Necessity, the mother of inspiration.
A full two weeks before black Friday, my wife starts asking her sisters if they have any ideas on Christmas presents for their kids, so we can have the gift list ready for buying.
This year, one of my sisters-in-law asked if I could possibly make a pair of identical kids chairs.

The reason for this was one of those “It will come back to hunt you” gifts I made two years ago.
For our niece’s birthday, I made her a small chair and desk.

Without knowledge or intention, I had sowed the seeds of sibling rivalry.

It was a great success, but it also generated a problem: her little brother fought her constantly for the chair.
So for that Christmas, my sister-in-law asked it I could make a chair and desk for him.
Since I built the first chair and desk “by ear” I didn’t have a set of plans to build a second set. So the next set turned out a bit different from the first.

In the end, what happens is that both kids always want the SAME chair, so that’s why my sister-in-law wanted an identical set for presents this year.

Roughly at the same time, our son migrated his homework work area from the dining room table to my wife’s home office. The space is small, so he ends up doing his work sitting on the floor and using a small portable bed table as a work surface.
He really dislikes working like that, but he wants to be close to mommy, so now he also needs a small table and chair.
With all this building to do, I thought that maybe a better idea was to build a chair/desk combo, something like a school desk.


I'm entering the plusDuo in the Design Competition. If you like it, feel free to vote for me. The mac and the laser cutter would be put to great use for many a future Instructables :D

Step 1: The Design.

I went online to see what was out there, but I didn’t find anything that I really liked. One of the biggest drawbacks to a school desk was that once its user outgrew it, it really wasn’t useful for anything else.
That got me thinking of my sister and her childhood chair. She’s had it since she was 5 and it’s not a really nice chair, but it’s sturdy and she still uses it as a one-step stepladder or to sit on when she’s doing something really close to the floor.
Then I remembered that back in school I used to sit in my chair backwards a lot, using the backrest to support my arms when we did group activities that required us to place our chairs in a circle.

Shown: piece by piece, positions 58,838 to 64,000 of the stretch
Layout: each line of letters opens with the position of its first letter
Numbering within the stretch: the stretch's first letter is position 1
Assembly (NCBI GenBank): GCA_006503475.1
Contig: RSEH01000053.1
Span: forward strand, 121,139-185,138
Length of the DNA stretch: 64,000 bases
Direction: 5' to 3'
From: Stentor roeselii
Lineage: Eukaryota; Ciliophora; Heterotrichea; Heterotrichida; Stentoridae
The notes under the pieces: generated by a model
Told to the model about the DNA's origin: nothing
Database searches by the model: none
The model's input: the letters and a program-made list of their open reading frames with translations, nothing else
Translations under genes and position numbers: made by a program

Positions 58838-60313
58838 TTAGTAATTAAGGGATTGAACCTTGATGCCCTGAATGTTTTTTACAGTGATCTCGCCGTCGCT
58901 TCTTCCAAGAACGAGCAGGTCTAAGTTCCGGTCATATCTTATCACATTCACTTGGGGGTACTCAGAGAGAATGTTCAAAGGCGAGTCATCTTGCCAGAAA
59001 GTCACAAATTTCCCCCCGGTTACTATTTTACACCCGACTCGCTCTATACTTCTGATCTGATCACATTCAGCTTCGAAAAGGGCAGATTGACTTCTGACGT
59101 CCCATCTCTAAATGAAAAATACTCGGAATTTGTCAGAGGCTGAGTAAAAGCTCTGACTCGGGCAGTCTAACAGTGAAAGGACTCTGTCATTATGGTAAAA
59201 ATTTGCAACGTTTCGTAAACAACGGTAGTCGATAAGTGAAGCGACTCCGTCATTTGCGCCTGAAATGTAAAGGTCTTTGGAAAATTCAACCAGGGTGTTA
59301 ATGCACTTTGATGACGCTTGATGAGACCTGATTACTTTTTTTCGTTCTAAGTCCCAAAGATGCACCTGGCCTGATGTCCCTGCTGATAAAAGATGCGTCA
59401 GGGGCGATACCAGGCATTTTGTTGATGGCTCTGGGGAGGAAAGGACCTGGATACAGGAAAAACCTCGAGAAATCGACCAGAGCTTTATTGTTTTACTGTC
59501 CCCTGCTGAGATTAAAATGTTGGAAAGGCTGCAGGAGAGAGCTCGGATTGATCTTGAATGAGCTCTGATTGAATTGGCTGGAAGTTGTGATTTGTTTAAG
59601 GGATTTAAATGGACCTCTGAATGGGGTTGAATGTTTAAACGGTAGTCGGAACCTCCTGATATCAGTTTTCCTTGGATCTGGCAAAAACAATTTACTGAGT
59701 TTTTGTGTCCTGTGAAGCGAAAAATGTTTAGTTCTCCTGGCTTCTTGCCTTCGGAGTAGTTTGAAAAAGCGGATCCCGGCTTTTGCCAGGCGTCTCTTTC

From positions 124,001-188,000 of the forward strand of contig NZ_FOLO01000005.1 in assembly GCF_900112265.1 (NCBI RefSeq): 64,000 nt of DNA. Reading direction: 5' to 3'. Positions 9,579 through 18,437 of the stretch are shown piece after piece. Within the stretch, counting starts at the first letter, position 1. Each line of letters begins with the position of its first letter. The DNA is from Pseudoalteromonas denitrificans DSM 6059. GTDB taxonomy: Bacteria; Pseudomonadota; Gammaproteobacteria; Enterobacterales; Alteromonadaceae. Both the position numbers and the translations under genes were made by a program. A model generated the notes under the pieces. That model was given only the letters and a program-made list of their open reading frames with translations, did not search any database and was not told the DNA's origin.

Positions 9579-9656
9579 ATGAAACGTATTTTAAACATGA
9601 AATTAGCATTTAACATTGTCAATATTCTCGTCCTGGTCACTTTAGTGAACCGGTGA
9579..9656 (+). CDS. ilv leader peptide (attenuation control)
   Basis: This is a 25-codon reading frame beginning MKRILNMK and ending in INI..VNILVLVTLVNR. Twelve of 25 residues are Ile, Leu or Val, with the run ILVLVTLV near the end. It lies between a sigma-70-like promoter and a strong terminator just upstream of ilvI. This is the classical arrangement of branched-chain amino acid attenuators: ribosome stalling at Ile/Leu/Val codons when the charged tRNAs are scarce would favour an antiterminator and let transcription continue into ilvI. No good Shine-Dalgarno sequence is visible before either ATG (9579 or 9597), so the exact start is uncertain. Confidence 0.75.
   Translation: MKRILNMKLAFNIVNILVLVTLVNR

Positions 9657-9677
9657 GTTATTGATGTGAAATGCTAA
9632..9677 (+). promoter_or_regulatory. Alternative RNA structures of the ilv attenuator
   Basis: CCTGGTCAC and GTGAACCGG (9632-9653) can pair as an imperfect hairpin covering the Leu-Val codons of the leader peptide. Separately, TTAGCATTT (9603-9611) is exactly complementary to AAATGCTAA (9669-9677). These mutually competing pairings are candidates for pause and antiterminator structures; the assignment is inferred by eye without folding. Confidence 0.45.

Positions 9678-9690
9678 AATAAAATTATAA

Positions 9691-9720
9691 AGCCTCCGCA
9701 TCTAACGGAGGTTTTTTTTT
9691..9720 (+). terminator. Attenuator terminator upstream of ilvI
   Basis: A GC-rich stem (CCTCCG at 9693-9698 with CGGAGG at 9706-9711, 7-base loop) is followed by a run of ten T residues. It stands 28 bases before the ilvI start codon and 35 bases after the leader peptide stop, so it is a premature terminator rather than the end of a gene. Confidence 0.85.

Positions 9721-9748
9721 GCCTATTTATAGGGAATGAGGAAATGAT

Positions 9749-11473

That’s what sparked the idea of designing a convertible chair, one that was a conventional chair  “in the normal position” and that could transform into second a shape that would use the backrest as a desk in the “convertible position”, so that once the kids outgrew it, they could still keep it around and use it like my sister.
Now, this took me a few days to figure out, so when my wife asked me how things were going, I made a rough model out of cardboard and showed it to her. Experience has taught me that it’s much easier to explain some of my ideas to her like that.
She liked the idea and told me to go ahead and build it. I said that while the model proved the concept, it was really ugly. She was not convinced that the extra time I would take to come up with a nicer design would be worth it (risking missing the Christmas deadline), but in the end I was able to convince her to let me take the time to improve the look of the chair.
I went back to Google and started looking at kid’s chairs, taking ideas in.

I really liked a very modern looking bent plywood chair (450usd ouch) and really considered building something similar. I had always wanted to make something out of bent plywood, and this looked like the perfect excuse.

But looking at some Instructables that showed the process, I had to admit that I didn't have the time to be able to pull off the project in time for Christmas. 

So, I had to put down some ground rules for the chair.
  1. It had to be easy to build
  2. It had to be fast to build
  3. I did not have to buy/build any tool to make it
  4. Cheap to make (I had to make 4 copies - for my niece, nephew, and my two kids)
  5. It had to look "kid nice", but not childish, so that the kids would want to keep it for years.
So, bet plywood was out of the question, normal plywood was in.

I have a book titled 1000 chairs from Taschen that I re-looked at (can you tell that I like chairs?).

Then, with my head filled with many many chairs, I got some thin cardboard from a cookie box, and sketched freehand the profile of a chair. I gave it a slight Androck profile, but more modern in style and a lot more boxy. I was careful with the center of gravity in the desk mode (no tipping over please).